By Annette Fuentes, New America Media
Behind the anger visible in recent town hall meetings about health care reform is a surging, right-wing populist movement fearful of the nation's changing demographics, and anxious about having an African-American CEO in Washington, says Chip Berlet, senior researcher at Political Research Associates, a think tank in Massachusetts. New America Media editor Annette Fuentes spoke with him about today's populism and the Democrats' failure to communicate on health care. Berlet's recent report is "Toxic to Democracy: Conspiracy Theories, Demonization & Scapegoating."
Who are these people screaming and shouting at the town hall meetings?
It's an AstroTurf campaign to fill people with scare stories and misinformation. Even if these people say, 'No one told me to come,' they are getting direct mailings telling them to go to meetings and ask questions. They are angry because they feel displaced. They feel pushed out of the way by liberals, people of color and immigrants. It's the story they have told themselves to explain why they haven't made it in America. It's racial anxiety fueled by a bad economy, a black president and disparities at a time when white people's supremacy is being challenged.
Now we have a black president, and for the most part whites didn't riot in the street. But it doesn't mean that most of us who are white men in America don't wonder what that means. They see the president as the head of a bureaucracy, and they are unsettled by the idea of having a black boss: How am I supposed to act? What am I supposed to do? Does that mean white people are losing power? The short answer is: Yeah, deal with it.
Your research links today to earlier populist movements in U.S. history. What fuels them?
For over 100 years--more like 150--you've had these movements, and they came out of the Civil War. It is a backlash against social liberalism and it's rooted in libertarian support for unregulated capitalism and white people holding onto power, and, if they see themselves losing it, trying to get it back. They are not the elites, but they aren't the poorest. They see themselves as producers, they do the work. They see the elites--especially liberal elites--as parasites. They have a lot of patriotic fervor.
They are suspicious of elites but they also hate people down below who they think are lazy and shiftless freeloaders. That includes the 'welfare queens,' the people who are illegal immigrants, and the community organizers who are organizing these lazy, shiftless people.
Why didn't these people get angry when former Pres. Bush bailed out Goldman Sachs and AIG with billions in taxpayer money?
They are not inclined to blame Republicans even when Bush bailed out the banks because they see it as something set in motion by Franklin Delano Roosevelt and tax-and-spend Democrats. They have a story in their mind and they see it playing out. What do we see? The economy is collapsing and you have a black man as president.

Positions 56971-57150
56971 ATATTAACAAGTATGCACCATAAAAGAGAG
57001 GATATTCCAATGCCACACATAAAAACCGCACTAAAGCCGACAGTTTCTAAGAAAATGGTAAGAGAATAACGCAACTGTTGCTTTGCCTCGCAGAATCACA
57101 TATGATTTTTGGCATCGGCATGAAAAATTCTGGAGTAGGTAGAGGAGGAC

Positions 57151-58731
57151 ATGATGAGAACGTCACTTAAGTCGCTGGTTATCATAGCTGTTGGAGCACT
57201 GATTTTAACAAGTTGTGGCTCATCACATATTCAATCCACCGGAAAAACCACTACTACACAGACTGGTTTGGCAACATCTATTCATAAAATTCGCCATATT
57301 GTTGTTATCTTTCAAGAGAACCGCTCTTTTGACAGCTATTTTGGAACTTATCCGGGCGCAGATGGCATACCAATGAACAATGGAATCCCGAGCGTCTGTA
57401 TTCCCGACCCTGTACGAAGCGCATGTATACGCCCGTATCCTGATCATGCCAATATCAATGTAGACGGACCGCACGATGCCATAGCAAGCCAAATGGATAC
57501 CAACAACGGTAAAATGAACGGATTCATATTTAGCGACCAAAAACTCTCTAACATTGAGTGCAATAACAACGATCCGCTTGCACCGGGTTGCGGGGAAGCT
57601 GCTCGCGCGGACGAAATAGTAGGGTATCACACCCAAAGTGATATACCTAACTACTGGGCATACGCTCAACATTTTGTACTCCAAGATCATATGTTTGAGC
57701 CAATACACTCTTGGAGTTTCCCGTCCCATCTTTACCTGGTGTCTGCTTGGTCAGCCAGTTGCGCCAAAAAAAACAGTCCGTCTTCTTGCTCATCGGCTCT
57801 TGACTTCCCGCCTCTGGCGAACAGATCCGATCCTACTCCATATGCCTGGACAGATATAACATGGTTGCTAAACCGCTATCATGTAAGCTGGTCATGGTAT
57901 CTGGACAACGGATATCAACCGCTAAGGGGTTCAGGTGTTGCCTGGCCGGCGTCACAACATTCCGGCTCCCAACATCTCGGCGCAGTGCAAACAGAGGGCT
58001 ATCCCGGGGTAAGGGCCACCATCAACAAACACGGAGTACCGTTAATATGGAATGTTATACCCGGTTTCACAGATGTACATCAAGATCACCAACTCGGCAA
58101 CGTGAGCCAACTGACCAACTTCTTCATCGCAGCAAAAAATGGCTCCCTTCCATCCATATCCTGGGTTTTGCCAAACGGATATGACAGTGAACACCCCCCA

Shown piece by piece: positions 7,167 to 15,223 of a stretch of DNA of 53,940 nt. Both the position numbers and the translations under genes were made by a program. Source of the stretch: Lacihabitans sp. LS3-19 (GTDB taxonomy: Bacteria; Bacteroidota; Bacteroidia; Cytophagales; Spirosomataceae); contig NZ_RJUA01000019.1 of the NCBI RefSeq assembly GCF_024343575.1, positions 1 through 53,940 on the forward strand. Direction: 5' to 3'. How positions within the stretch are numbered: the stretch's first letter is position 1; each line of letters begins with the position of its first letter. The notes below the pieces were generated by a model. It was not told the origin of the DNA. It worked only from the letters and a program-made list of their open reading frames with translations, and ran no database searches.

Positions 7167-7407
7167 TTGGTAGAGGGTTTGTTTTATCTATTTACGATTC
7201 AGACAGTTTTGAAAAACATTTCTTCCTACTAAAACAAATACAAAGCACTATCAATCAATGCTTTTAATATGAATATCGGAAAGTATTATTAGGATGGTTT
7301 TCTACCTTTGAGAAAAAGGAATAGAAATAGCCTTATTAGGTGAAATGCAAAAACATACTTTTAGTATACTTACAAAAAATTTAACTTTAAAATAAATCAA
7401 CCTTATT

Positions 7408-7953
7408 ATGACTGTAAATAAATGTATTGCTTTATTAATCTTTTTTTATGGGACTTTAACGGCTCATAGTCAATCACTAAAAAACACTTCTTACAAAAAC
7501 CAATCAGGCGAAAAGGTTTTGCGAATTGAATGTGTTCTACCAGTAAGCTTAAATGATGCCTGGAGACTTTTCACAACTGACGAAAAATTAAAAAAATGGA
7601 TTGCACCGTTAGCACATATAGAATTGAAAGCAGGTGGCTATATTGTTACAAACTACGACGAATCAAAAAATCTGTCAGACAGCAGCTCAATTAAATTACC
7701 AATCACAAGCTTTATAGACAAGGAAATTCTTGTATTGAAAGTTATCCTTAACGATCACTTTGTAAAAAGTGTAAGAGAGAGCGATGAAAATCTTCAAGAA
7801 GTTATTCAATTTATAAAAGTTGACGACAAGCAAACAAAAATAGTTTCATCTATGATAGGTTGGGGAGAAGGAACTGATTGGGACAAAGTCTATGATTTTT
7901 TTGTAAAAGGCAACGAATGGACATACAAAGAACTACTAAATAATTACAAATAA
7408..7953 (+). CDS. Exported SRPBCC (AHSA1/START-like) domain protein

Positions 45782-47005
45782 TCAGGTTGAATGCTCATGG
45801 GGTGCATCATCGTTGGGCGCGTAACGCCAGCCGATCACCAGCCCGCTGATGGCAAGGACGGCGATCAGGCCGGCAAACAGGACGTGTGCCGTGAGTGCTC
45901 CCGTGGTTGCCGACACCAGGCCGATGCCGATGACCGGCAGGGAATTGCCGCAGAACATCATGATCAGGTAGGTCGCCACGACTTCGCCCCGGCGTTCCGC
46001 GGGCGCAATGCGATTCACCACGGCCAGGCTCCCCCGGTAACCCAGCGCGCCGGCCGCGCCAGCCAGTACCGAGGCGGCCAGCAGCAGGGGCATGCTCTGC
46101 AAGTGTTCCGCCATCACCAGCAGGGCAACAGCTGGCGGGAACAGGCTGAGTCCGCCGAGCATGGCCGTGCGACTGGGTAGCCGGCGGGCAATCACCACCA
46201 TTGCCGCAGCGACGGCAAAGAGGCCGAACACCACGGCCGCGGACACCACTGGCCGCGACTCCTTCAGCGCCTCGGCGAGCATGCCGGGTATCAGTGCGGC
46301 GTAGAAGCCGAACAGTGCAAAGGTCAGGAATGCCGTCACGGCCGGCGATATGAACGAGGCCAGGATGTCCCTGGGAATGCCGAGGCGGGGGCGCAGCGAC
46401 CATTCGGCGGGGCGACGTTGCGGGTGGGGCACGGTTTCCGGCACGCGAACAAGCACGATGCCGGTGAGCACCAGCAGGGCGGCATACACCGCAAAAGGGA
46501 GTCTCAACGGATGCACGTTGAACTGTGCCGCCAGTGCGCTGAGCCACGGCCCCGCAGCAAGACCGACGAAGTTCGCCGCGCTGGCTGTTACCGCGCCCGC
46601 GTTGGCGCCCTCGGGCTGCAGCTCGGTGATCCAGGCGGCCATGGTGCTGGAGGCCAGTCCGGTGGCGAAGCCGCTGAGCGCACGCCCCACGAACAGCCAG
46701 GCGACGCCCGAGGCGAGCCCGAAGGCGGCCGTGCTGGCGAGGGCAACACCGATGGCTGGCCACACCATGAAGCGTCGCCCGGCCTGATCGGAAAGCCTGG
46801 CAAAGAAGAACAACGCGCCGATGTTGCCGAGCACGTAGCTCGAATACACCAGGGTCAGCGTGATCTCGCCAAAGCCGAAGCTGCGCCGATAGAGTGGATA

Most of these people are our neighbors and they are angry at the changing nature of our society and they have nowhere else to go but these meetings to complain. They can reach this elected representative; they have no other access to power but these town meetings. In a democracy, elected officials have to answer questions, and if constituents are angry, their anger is not the problem. It's good when they demand answers, its bad when they come with misinformation.
Why weren't the Democrats effective in countering that misinformation or handling the angry mobs?
The Democrats, instead of being prepared, did not take steps to turn out their own base. They didn't have a coherent plan to give to the average person. It's appalling how the left has been out-organized by the right on this. Obama has done it right, but a lot of others have done it wrong. They are unprepared for the anger; they let the meetings collapse in chaos.
Obama does what a good community organizer does. You do the three Rs: respect, rebut, rebuke. You treat people respectfully, then you rebut the false information, but you don't call them stupid or a wing-nut. Then you move on to part three: rebuke the forces that provided the false information. You say, 'The person who told you that is wrong.' That leaves the person who leaves with skepticism about information.
How do you stop the growing division and anger behind this populism?
It's not easy. You have to pick it apart piece by piece. You need people across the political spectrum saying, 'We need this demonization to stop.' There are some things we don't do in civilized society and that includes stampeding people into believing that health care reform will promote euthanasia.
The angry faces at town hall meetings have mostly been white, older faces. Where are the youth?
It's a young cohort against an aging white cohort. The immigrant population is not just young but disproportionately women. That is a changing demographic that is particularly unsettling. There is a nagging feeling in the back of the minds of white men that they are being displaced, pushed aside by women. When you talk about race, class and gender, they are all entwined. You can't tease them apart.
On the left side, who has asked youth to step up? Where did you see anyone in the Democratic Party calling on them? You are just starting to see people wake up and say, Wait a minute. Everyone who voted for Obama, it's time to step up. If people want change, they better get Obama's back.
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